Health authorities in various countries in Europe and the Middle East were on the alert on Wednesday (1 February), following a warning that Israeli oranges had been poisoned.
SV; CU: oranges being picked in Israel (3 shots)
SV: oranges being emptied into bins.
CU: Israeli Agriculture Minister Ariel Sharon speaking in English.
SV: oranges being graded. (2 shots)
SV, GV: Israeli oranges being loaded onto ship (3 shots)
CU: suspect Israeli oranges being analysed in Dutch laboratory. (4 shots)
SHARON: "I think you all are familiar with terrorist activities against Israel which did not start now, and that have taken part for may years. And I think that is a step forward by the terrorist organisations. And I believe the only way to stop it is, of course, by active anti-terrorist activities by all the countries of the free world. That is what should be done."
The five Dutch children who fell sick after eating contaminated oranges were treated in hospital for 24 hours. They have since been released and a Dutch Health Ministry spokesman has said that they suffered no after-effects. The Palestinian Liberation Organisation has said it knows nothing of the Palestinian group who wrote the warning letter about the oranges.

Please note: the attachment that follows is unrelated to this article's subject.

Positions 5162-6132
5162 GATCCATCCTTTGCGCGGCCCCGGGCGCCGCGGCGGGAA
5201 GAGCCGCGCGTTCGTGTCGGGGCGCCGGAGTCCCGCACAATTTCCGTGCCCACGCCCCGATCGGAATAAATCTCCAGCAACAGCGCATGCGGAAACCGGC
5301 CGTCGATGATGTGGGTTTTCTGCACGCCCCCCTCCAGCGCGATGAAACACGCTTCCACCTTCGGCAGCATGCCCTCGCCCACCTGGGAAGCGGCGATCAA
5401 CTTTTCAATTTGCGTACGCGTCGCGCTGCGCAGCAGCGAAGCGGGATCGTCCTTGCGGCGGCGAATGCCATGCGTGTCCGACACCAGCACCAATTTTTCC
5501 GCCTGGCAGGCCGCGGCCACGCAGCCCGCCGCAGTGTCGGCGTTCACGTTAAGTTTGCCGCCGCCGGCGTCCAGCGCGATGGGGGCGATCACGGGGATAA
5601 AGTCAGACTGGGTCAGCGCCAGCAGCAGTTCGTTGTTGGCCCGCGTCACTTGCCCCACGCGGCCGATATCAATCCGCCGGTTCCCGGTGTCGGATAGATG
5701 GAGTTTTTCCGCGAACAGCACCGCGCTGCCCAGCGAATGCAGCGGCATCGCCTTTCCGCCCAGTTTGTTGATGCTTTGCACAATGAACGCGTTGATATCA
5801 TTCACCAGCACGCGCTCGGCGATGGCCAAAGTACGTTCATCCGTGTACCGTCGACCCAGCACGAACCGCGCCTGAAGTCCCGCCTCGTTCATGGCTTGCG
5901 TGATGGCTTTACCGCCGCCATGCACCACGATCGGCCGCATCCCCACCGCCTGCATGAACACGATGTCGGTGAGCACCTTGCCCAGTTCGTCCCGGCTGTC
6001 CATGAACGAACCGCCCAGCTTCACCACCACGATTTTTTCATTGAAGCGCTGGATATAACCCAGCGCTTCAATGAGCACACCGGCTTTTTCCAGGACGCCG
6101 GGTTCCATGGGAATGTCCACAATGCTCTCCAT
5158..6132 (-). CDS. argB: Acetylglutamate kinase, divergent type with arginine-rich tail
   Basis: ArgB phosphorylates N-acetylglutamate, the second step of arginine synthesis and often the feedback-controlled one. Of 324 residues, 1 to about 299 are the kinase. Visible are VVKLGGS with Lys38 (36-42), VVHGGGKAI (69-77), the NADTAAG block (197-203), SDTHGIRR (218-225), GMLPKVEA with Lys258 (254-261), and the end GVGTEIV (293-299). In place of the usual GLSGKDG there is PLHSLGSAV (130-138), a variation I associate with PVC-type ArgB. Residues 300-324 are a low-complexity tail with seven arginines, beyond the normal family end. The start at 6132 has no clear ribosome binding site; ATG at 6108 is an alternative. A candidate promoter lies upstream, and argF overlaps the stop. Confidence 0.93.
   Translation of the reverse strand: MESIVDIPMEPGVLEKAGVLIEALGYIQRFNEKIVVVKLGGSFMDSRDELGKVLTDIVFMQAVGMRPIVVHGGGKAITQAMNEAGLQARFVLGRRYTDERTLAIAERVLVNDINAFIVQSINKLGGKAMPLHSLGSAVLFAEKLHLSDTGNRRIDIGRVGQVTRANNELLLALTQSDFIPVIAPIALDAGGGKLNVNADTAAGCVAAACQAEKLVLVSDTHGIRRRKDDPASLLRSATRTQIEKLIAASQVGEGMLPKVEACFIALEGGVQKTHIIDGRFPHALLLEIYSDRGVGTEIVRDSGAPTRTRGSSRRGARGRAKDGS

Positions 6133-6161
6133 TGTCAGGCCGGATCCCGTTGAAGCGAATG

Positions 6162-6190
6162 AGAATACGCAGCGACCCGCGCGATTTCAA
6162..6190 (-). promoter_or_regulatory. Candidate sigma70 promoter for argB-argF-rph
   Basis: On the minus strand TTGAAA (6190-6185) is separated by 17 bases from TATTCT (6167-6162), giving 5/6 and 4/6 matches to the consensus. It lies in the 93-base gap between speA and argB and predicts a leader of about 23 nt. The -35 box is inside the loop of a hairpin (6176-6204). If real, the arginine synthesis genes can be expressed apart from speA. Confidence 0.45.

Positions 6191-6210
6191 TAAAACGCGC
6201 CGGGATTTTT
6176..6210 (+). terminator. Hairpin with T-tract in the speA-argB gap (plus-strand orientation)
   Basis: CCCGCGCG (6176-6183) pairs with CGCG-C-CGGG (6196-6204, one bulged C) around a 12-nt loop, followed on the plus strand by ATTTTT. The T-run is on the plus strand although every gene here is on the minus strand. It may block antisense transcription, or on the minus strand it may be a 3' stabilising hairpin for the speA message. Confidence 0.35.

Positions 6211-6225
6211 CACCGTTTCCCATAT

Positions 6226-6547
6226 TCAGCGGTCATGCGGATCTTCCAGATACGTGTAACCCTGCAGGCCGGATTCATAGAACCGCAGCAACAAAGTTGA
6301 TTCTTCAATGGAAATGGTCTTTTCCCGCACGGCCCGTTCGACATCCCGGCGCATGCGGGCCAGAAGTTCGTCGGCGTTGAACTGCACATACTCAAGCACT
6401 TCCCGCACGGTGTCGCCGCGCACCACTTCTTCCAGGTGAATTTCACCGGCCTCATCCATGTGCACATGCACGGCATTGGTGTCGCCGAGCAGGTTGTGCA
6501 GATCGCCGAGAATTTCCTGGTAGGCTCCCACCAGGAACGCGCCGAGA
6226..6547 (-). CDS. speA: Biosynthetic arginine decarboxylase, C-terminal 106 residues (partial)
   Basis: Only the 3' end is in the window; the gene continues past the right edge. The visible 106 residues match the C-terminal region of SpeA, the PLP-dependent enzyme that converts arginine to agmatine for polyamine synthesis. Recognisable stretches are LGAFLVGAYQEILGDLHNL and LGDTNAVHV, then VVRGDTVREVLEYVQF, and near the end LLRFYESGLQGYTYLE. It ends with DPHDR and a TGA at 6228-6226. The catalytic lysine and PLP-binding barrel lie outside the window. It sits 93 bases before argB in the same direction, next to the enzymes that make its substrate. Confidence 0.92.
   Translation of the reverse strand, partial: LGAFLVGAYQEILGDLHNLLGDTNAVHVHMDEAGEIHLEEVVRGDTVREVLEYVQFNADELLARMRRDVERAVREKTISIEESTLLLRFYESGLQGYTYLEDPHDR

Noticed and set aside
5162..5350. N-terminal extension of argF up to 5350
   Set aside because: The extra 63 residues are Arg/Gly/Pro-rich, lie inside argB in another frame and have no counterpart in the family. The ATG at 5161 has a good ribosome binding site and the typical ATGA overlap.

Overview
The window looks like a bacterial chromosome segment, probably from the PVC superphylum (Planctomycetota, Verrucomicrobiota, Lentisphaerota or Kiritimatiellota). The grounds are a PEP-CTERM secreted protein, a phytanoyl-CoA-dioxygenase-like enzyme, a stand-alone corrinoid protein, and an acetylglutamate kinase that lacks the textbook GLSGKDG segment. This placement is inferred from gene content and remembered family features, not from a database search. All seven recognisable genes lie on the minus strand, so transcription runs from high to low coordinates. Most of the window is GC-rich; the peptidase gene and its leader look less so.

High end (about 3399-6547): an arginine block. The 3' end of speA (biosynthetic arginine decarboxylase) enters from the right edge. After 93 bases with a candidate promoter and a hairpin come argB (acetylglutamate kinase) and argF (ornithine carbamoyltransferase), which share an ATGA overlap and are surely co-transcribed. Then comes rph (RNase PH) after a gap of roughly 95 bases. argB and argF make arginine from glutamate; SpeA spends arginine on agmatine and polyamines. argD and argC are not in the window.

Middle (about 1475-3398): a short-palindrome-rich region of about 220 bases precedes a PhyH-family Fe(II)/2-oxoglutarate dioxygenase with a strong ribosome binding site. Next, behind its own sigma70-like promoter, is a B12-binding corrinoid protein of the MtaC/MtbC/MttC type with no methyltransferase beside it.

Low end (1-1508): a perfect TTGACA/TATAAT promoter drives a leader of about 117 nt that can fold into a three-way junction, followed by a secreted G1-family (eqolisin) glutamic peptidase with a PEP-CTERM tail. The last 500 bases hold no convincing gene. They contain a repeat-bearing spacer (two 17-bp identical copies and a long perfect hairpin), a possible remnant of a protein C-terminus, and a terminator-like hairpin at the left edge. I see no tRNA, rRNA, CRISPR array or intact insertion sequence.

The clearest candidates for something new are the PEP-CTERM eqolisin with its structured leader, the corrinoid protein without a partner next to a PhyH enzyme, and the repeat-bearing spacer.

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Background: Health authorities in various countries in Europe and the Middle East were on the alert on Wednesday (1 February), following a warning that Israeli oranges had been poisoned. The warning came in the form of a letter from a group calling itself the "Palestine Command of the Arab Revolutionary Army". The claim proved to be true of some Israeli oranges found in West Germany and in Holland, where five children fell ill after eating them.
SYNOPSIS: Oranges are Israel's main agricultural export. Almost a million tons (tonnes) are shipped abroad each year earning the country more than 160 million dollars.
None, however, are grown on the Israeli occupied West Bank, where the Palestinian group claimed they had been poisoned. Nevertheless the Israeli Agriculture Minister was sure terrorists were involved.
In its warning letter the Palestinian group said the substance used to poison the oranges was mercury which was inserted by oppressed Palestinian workers to damage the Israeli economy.
Mercury was indeed found in some oranges. But scientists said that if they had been poisoned in Israel, they would have been bad on arrival.
Dutch health authorities who analysed contaminated oranges similar to ones eaten by the five children who became ill, said that the mercury had been inserted after the fruit arrived in Europe. They also said that the quantity was so small that there was no direct danger to health.